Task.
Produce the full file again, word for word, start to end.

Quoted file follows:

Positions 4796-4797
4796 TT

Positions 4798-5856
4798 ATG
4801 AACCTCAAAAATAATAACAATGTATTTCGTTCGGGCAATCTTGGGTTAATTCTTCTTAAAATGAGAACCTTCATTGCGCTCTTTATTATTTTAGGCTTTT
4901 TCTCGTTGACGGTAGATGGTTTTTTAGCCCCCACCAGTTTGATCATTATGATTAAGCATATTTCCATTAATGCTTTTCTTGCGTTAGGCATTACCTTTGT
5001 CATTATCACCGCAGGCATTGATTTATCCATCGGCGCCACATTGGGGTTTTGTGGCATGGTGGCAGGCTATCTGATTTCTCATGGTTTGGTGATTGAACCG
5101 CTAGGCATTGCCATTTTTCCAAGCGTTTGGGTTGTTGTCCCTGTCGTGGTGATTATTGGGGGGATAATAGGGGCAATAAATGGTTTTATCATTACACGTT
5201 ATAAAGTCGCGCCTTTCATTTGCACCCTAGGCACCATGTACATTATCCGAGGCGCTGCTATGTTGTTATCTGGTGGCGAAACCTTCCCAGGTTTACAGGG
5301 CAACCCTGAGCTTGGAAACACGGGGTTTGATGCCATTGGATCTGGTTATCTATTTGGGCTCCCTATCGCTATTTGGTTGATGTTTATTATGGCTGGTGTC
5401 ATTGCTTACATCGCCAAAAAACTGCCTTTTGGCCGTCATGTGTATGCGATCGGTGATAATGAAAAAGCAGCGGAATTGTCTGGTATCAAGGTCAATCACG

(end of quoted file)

Positions 4796-4797
4796 TT

Positions 4798-5856
4798 ATG
4801 AACCTCAAAAATAATAACAATGTATTTCGTTCGGGCAATCTTGGGTTAATTCTTCTTAAAATGAGAACCTTCATTGCGCTCTTTATTATTTTAGGCTTTT
4901 TCTCGTTGACGGTAGATGGTTTTTTAGCCCCCACCAGTTTGATCATTATGATTAAGCATATTTCCATTAATGCTTTTCTTGCGTTAGGCATTACCTTTGT
5001 CATTATCACCGCAGGCATTGATTTATCCATCGGCGCCACATTGGGGTTTTGTGGCATGGTGGCAGGCTATCTGATTTCTCATGGTTTGGTGATTGAACCG
5101 CTAGGCATTGCCATTTTTCCAAGCGTTTGGGTTGTTGTCCCTGTCGTGGTGATTATTGGGGGGATAATAGGGGCAATAAATGGTTTTATCATTACACGTT
5201 ATAAAGTCGCGCCTTTCATTTGCACCCTAGGCACCATGTACATTATCCGAGGCGCTGCTATGTTGTTATCTGGTGGCGAAACCTTCCCAGGTTTACAGGG
5301 CAACCCTGAGCTTGGAAACACGGGGTTTGATGCCATTGGATCTGGTTATCTATTTGGGCTCCCTATCGCTATTTGGTTGATGTTTATTATGGCTGGTGTC
5401 ATTGCTTACATCGCCAAAAAACTGCCTTTTGGCCGTCATGTGTATGCGATCGGTGATAATGAAAAAGCAGCGGAATTGTCTGGTATCAAGGTCAATCACG